THE PHILIPPINES is facing an oversupply in information technology (IT) graduates in 2025, but needs more students to go into the science, technology, engineering, and mathematics (STEM) fields, a government think tank said.
Jose Ramon G. Albert, a senior research fellow at the Philippine Institute for Development Studies (PIDS), said at a webinar Wednesday that the supply of IT-trained workers will likely exceed demand by 171,960 positions at the end of the period.
He said, however, that the undersupply in STEM-trained workers will be most apparent in the life sciences, physical sciences, mathematics and statistics and engineering by 2025. PIDS estimates the supply-demand gaps in 2025 at 13,964 workers in the life sciences, 569,903 in engineering, 9,689 in the physical sciences, and 13,285 in math and statistics.
“While forecasts vary by industry and region, momentous change is underway. Governments have to cope with the risks of growing technological unemployment and inequality, and businesses with shrinking consumer bases. Our actions today will determine whether change will result in massive displacement of workers or the emergence of new opportunities,” Mr. Albert said.
Mr. Albert noted that the education system has to improve drastically in the wake of the disruptions caused by the pandemic.
“Despite how much we’ve been spending on education, quality has deteriorated (as shown in the PISA (Program for International Student Assessment) results and other outcomes… It’s partly because we are unable to have enough role models in school,” Mr. Albert said.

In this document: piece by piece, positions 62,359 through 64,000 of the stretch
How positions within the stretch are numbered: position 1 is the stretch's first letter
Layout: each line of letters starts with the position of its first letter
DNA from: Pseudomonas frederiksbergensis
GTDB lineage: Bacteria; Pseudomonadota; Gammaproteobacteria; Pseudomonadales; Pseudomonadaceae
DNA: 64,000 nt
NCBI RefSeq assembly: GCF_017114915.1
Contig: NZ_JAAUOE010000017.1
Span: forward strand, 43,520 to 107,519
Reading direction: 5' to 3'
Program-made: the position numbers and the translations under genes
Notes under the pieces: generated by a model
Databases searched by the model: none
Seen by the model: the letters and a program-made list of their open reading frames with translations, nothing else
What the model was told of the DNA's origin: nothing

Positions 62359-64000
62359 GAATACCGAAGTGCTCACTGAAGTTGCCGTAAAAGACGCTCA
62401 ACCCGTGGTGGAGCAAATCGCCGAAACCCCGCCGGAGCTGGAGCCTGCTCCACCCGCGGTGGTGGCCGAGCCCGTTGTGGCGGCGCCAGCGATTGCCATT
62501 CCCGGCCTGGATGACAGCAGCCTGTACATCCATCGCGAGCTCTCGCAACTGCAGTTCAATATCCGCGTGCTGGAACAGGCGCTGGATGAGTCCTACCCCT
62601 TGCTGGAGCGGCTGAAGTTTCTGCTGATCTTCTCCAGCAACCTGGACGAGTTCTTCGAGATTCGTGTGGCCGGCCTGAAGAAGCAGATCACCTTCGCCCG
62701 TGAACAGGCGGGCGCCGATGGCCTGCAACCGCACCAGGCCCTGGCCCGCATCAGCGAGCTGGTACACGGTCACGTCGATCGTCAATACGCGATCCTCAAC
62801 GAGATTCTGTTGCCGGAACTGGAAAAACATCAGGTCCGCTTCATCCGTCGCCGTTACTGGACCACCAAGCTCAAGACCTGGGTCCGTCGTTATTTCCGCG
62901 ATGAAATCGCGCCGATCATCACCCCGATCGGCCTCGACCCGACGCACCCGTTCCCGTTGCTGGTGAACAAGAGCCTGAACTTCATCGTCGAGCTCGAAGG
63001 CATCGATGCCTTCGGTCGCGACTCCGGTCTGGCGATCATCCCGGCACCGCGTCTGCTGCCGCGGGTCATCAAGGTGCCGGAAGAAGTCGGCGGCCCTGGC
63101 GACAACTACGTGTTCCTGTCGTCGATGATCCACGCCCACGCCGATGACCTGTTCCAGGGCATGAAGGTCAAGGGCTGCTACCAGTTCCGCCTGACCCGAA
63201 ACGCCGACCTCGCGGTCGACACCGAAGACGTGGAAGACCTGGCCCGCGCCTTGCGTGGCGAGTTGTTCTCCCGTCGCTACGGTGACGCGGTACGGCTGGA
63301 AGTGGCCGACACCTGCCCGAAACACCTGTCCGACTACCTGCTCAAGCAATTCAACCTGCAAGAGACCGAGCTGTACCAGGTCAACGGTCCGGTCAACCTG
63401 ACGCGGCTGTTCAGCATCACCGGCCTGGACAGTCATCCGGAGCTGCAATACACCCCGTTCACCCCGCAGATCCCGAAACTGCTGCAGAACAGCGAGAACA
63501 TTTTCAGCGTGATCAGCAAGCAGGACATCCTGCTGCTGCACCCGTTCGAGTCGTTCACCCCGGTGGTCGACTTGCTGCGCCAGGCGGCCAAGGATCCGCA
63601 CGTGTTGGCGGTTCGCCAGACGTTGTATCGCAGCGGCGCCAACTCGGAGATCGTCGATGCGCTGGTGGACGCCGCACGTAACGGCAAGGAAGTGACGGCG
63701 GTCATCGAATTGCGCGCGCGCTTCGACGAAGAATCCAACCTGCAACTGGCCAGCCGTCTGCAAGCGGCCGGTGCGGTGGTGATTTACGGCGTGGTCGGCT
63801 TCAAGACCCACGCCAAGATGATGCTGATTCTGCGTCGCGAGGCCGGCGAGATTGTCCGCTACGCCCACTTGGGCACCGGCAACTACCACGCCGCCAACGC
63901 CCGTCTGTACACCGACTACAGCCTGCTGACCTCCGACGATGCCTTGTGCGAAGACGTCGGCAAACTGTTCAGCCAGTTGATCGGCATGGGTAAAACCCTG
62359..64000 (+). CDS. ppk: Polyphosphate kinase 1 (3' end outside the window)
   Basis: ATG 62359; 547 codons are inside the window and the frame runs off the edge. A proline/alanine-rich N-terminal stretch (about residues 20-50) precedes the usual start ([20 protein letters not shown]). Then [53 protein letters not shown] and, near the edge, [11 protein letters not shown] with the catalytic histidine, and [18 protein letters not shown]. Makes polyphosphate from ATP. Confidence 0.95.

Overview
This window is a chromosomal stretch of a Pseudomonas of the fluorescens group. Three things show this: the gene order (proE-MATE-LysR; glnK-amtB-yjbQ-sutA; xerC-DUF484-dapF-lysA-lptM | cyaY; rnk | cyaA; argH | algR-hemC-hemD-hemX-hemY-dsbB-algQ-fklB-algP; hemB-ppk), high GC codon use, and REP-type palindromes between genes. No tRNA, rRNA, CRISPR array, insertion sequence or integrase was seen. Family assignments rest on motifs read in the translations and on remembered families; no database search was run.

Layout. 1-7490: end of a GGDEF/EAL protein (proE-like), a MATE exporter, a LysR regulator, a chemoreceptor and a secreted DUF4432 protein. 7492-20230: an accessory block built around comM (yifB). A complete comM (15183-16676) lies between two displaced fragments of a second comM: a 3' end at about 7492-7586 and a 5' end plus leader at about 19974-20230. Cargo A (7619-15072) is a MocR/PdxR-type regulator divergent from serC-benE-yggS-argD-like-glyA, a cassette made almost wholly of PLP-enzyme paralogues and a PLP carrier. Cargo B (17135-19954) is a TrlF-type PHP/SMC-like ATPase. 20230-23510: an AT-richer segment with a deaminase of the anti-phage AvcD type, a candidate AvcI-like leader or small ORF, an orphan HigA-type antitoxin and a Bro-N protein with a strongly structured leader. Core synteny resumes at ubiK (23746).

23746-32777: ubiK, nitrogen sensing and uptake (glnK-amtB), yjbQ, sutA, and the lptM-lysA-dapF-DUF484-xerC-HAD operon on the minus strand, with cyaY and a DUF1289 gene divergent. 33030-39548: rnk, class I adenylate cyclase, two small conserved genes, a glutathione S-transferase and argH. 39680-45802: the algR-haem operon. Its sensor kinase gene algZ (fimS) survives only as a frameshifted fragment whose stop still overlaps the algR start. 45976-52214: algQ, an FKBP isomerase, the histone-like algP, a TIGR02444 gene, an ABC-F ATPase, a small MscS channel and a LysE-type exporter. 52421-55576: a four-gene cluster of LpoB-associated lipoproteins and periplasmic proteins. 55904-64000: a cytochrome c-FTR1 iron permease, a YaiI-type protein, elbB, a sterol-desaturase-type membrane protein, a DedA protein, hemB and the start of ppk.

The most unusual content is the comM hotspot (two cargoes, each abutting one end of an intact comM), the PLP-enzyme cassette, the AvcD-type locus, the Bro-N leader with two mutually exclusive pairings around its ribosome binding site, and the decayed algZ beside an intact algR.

The education sector needs “to recognize that we are already in a deep crisis because the quality of education has been poor and it’s likely to get even poorer because of the pandemic. I don’t think students are learning enough online, through TV or radio. That’s going to be a big problem for us. We will be having a generation of kids not learning enough in general, especially in science,” he added.
Laura T. David, who chairs the technical committee for Marine Biology at the Commission on Higher Education said the agency is monitoring Science and Technology training to check the schools have adequate facilities, quality teaching, and properly-trained teaching staff.
Ms. David said institutions are also struggling to fill vacant positions when their teachers are away to pursue the necessary advanced degrees to upgrade their qualifications, while funding is limited to hire substitutes.
“Government support is needed that will encourage teaching staff to pursue their PhD,” she said, suggesting that the aid might come in the form of helping institutions find substitute staff. She added that current initiatives like the Balik Scientist program can be tapped as well. — Beatrice M. Laforga